It's been almost two weeks since the grossly overweight and possibly abused kitty, Chloe, was removed from her home and placed under the care of Animals in Distress. For now, Chloe is staying with my friend, Katherine, who oversees intake of all the cats in the AID program and is a very savvy foster mom.
Chloe has had a peaceful few weeks and after only one incident I reported initially, Chloe has not lashed out at Katherine. In fact, Chloe is showing signs of relaxing and learning to trust again.
©2013 Katherine Reid. Hopefully this is one of the last photo you'll see of Chloe's back mats! Katherine is starting to remove them.
The first few days were the toughest. Chloe would not move, urinated and defecated on herself and barely ate. Katherine tried to clean her off, but was met with so much resistance that we all decided it was best to leave her alone. Katherine focused on offering Chloe a variety of grain-free dry food as her first attempt to get Chloe moving in the right direction.
Chloe took to one of the brands and began to eat. Katherine also offered Chloe some plain chicken baby food from a spoon, which encouraged Chloe to both regard Katherine in a positive way and to help Chloe want to interact, instead of withdraw.
Katherine had to move slowly and not do too much. It was easy to upset Chloe, so she did less, instead of overload her. With the guidance of our friend Wendy Christensen, cat behaviorist and author, she kept the pace to baby steps only.
©2013 Katherine Reid. Is that a smile I see?
Chloe began using her litter pan and eating more than a mouthful of food. With such an obese cat, we have to be careful NOT to restrict her food intake as much as IMPROVE her food, for now. Once she is stable, she will no longer be free-fed and will begin the process of eating grain-free canned food, in monitored amounts, until she can lose some weight.
Chloe also may have bad teeth and an ear infection-both issues will be dealt with as soon as we feel Chloe can be handled without it putting her into a panic. We're hoping that at least the ear issues may resolve, to some degree, with better food. Her body may be reacting to the grain in the food by making her ears get a build up of material. It's unlikely she has ear mites, but she WILL get the treatment as soon as it's safe to do so.
©2013 Katherine Reid. Chloe's sweetness may be starting to emerge-and what a cute face she has!
This morning I got a note from Katherine that she had another small breakthrough. Last night she was able to brush Chloe's face, which she liked, and while she was brushing Chloe, Katherine managed to pick out a few of the mats on the cat's back (which she pulled out easily without causing any irritation to Chloe). As you can see in the photos, Chloe looks like she's almost smiling and for that, we are all very pleased and hopeful that Chloe's story will continue to be one filled with promise. I know we're all rooting for this kitty to make it through this difficult time.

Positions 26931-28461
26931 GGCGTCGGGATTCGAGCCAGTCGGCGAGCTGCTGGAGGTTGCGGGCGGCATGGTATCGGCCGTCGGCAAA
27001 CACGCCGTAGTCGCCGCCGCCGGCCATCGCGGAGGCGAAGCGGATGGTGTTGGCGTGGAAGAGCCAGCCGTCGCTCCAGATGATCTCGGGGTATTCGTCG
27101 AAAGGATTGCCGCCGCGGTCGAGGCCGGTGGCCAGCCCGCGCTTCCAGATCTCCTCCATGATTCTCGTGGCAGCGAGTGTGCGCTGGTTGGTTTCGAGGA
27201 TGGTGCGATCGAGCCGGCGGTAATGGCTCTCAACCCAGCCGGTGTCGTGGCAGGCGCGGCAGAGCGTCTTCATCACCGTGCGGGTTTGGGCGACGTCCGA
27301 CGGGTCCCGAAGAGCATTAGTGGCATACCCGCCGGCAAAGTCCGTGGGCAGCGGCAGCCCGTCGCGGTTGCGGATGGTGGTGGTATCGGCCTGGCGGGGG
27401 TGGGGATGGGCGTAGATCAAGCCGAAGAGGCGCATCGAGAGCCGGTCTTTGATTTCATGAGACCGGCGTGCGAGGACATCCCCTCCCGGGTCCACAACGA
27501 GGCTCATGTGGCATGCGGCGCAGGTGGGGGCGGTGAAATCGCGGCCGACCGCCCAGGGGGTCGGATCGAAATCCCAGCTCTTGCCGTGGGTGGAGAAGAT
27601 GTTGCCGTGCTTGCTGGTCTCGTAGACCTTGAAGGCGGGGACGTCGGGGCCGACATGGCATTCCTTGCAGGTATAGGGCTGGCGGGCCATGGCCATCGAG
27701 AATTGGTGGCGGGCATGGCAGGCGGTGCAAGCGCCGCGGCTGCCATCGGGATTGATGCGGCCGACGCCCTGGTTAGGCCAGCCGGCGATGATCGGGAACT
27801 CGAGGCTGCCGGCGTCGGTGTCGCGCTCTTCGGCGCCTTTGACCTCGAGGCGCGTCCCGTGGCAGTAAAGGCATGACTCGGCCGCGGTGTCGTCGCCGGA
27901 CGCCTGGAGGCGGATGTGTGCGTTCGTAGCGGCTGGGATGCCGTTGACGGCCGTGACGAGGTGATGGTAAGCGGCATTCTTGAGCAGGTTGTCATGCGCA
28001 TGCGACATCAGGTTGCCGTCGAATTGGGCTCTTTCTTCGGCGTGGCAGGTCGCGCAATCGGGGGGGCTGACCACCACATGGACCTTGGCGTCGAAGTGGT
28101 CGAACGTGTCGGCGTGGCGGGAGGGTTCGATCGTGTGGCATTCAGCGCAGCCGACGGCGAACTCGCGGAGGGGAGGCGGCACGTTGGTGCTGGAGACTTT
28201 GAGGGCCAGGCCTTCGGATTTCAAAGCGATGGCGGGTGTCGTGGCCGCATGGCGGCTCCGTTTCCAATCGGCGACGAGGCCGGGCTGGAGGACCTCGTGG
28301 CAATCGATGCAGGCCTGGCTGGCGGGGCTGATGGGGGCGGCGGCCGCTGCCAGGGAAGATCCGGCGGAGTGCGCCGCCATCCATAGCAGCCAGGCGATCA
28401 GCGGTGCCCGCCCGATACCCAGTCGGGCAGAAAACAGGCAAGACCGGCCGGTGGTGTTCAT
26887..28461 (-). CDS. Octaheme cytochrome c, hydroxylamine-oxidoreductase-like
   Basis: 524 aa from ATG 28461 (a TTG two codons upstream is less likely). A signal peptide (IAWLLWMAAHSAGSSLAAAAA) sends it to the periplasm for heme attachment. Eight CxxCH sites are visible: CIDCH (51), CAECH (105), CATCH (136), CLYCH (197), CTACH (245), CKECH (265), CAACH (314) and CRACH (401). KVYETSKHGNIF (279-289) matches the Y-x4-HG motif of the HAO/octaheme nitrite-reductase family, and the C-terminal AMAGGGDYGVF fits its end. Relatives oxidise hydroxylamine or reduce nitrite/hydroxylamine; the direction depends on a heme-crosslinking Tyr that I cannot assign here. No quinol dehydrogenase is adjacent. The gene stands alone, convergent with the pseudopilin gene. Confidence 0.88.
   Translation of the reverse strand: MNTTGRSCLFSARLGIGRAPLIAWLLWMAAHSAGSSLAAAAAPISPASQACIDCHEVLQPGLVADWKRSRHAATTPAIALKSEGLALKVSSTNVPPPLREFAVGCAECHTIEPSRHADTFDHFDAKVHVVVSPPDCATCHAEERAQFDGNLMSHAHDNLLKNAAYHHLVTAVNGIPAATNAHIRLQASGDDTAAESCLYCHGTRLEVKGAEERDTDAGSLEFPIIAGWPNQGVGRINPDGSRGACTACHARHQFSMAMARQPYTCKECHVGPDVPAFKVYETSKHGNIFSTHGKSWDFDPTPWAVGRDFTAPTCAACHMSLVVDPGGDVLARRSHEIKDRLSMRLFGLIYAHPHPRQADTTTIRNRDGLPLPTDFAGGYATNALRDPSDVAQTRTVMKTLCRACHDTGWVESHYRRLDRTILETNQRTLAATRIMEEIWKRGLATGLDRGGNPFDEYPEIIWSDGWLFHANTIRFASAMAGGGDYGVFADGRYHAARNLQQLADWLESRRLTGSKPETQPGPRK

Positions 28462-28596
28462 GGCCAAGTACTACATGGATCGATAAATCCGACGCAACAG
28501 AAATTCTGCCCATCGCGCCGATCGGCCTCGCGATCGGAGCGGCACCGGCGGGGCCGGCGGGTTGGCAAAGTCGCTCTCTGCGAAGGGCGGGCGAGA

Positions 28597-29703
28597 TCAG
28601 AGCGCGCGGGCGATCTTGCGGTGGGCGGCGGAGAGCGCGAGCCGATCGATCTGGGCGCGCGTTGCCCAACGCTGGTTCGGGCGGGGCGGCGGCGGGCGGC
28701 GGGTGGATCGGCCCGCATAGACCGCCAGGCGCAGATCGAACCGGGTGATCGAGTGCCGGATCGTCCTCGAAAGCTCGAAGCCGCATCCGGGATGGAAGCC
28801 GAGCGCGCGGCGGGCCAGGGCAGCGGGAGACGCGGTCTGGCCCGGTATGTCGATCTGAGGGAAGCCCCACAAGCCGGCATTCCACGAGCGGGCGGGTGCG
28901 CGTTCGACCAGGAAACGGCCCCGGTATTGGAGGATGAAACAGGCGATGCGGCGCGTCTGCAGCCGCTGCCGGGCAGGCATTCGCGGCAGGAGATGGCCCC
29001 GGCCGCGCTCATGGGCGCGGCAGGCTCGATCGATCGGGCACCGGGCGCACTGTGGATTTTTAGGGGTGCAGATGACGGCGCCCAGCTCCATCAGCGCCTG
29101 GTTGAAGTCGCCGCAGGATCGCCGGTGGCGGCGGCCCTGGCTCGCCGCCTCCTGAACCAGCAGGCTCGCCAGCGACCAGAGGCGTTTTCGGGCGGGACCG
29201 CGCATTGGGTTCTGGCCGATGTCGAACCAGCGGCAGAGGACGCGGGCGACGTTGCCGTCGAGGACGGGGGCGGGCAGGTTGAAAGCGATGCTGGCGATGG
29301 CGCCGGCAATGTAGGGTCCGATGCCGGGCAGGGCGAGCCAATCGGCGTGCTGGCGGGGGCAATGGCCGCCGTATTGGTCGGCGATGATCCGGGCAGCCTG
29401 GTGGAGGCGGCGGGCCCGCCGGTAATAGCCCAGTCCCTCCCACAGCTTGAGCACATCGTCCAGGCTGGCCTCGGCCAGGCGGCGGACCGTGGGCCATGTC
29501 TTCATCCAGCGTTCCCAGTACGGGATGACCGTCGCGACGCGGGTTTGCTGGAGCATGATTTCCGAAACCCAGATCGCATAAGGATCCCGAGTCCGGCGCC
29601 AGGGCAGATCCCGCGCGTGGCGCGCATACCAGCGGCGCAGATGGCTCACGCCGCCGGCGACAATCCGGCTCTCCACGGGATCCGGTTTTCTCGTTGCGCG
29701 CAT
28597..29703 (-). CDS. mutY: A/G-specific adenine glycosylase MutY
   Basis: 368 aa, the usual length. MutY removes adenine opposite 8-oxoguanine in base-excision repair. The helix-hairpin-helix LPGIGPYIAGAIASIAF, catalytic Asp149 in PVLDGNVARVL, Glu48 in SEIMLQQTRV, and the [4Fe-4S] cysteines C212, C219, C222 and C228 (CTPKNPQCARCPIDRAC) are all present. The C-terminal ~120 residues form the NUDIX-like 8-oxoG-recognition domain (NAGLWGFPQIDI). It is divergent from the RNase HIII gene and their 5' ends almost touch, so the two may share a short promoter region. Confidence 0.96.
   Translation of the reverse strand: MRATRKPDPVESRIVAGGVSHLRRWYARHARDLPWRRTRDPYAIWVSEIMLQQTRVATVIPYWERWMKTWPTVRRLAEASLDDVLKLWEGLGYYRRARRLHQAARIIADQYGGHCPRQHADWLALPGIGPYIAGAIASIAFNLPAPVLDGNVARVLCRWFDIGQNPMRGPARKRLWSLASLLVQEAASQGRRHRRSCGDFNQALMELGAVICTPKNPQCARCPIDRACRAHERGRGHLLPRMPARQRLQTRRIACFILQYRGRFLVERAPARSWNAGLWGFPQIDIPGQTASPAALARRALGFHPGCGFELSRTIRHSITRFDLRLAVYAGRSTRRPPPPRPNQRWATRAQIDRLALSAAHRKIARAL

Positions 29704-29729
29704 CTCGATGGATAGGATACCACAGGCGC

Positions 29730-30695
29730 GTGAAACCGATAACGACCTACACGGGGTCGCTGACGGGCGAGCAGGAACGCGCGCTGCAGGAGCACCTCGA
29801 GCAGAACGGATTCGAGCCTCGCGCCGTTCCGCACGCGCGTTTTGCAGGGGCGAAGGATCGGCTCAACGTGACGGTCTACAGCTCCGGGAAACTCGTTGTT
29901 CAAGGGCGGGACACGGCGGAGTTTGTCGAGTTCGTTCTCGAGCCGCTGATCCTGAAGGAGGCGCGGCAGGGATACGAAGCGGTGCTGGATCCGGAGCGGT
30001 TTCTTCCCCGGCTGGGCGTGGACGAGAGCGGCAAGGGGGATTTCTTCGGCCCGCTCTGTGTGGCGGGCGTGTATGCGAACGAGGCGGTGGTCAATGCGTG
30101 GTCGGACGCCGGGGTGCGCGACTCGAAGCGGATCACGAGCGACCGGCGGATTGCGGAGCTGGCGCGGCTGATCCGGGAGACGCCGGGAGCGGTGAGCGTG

Animals in Distress is a 501 (c)3 non-profit organization. If you'd like to make a donation to help with Chloe's long-term care, you can use this LINK to their PayPal account. Thank you!
©2013 Katherine Reid. Lucy, safe in her new foster home.
UPDATE: Shortly after Chloe was returned from the home, the former guardian called saying that Lucy HAD to go, too. Lucy has been placed with AID and is doing well. I've met this cat and she's VERY friendly and gets on well with other cats, too. If you live in CONNECTICUT and would like to know more about Lucy, please visit her PETFINDER PAGE!.
Chloe sits in the center of the living room. I can’t see her back legs from where I’m sitting, a few feet away. Her front legs are comically dwarfed, little white mitts, in comparison to the rest of her body.
It’s completely heartbreaking to look at her.
©2013 Robin A.F. Olson. Look, but don't touch.
I met Chloe last week after getting a number of calls from my Vet, the Animal Control Officer in town and a woman who is friends with Chloe’s guardian. The story I got was that the guardian, who I will call Dave, was calling our ACO and Vet to find out if he could get someone to come over to euthanize his cat.
Upon further discussion it was disclosed the Chloe had been biting people and that Dave, being basically house-bound and disabled, had to get rid of the cat because his caretaker was making a fuss about her.
Obviously there were other reasons why the caretaker wanted to end Chloe’s life, but I couldn’t know the reason until I learned more.
The ACO said she might have to put the cat down if it was a biter. She couldn’t be adopted if she was going to hurt a future adopter. Chloe was at least 10 years old, if not older, and the odds of finding her any home were slim to none, even if she was a Siamese under all that extra weight.